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EU, US and Chinese regulators meet to discuss liner issues

Maritime regulators from the European Union, the US and China have met virtually this week for the fifth biennial meeting of the Global Regulatory Summit to discuss competition issues related to liner shipping.

Three broad agenda items were discussed during the meeting. First, sectoral developments since the start of the Covid pandemic including an analysis of supply and demand and an identification of bottlenecks in the ocean-linked supply chain and the causes of service disruptions. Second, actions undertaken so far by relevant jurisdictions and authorities in response and their results. Finally, the way forward and possible actions to increase resilience and smooth operations in the sector.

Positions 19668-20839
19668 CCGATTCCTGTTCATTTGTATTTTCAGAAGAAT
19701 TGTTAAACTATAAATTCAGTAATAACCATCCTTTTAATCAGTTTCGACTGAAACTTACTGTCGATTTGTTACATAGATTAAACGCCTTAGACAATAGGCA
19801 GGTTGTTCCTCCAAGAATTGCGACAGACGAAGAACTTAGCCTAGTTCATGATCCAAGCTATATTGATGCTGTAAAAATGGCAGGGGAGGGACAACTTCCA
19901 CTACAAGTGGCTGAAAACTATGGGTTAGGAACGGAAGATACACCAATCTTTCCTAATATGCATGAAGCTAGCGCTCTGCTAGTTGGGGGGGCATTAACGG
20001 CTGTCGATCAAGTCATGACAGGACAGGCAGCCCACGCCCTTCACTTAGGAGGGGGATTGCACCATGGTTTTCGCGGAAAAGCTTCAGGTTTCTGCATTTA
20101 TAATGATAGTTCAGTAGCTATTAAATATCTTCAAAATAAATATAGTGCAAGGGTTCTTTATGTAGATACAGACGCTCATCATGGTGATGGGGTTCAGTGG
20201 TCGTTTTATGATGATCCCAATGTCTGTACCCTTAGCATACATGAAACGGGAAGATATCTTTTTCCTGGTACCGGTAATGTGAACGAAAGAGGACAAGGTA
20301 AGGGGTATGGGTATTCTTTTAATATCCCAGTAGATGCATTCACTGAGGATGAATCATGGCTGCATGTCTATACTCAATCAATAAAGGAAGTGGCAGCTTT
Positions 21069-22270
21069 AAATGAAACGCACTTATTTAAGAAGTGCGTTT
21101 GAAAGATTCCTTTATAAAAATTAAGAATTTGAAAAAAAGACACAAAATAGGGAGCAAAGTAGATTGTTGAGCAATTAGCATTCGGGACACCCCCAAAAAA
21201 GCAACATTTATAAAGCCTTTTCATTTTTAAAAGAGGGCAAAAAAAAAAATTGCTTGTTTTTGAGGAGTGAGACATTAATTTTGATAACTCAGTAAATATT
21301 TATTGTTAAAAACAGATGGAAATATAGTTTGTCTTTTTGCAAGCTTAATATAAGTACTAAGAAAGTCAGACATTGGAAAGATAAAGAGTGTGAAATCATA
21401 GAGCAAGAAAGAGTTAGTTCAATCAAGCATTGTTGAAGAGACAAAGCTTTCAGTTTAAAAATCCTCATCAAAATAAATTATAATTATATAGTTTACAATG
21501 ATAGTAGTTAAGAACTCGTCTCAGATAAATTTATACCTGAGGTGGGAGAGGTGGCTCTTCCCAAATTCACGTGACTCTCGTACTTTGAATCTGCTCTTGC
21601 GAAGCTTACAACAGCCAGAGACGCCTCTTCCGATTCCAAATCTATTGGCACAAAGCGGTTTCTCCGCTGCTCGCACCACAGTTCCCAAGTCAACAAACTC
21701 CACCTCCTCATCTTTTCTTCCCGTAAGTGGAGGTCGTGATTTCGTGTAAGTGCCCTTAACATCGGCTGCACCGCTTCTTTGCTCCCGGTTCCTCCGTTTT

“The performance of ocean carriers in meeting historic demand for their services and the unusually high costs to move ocean containers are of interest and concern to regulators, legislators, and the public globally,” commented Daniel Maffei, chairman of the Washington DC-based Federal Maritime Commission.

Amid record profits and dire schedule reliability, liners are facing massive scrutiny from many jurisdictions this year.
The next Global Regulatory Summit will be held in Beijing in 2023.

Sam Chambers

Starting out with the Informa Group in 2000 in Hong Kong, Sam Chambers became editor of Maritime Asia magazine as well as East Asia Editor for the world’s oldest newspaper, Lloyd’s List. In 2005 he pursued a freelance career and wrote for a variety of titles including taking on the role of Asia Editor at Seatrade magazine and China correspondent for Supply Chain Asia. His work has also appeared in The Economist, The New York Times, The Sunday Times and The International Herald Tribune.
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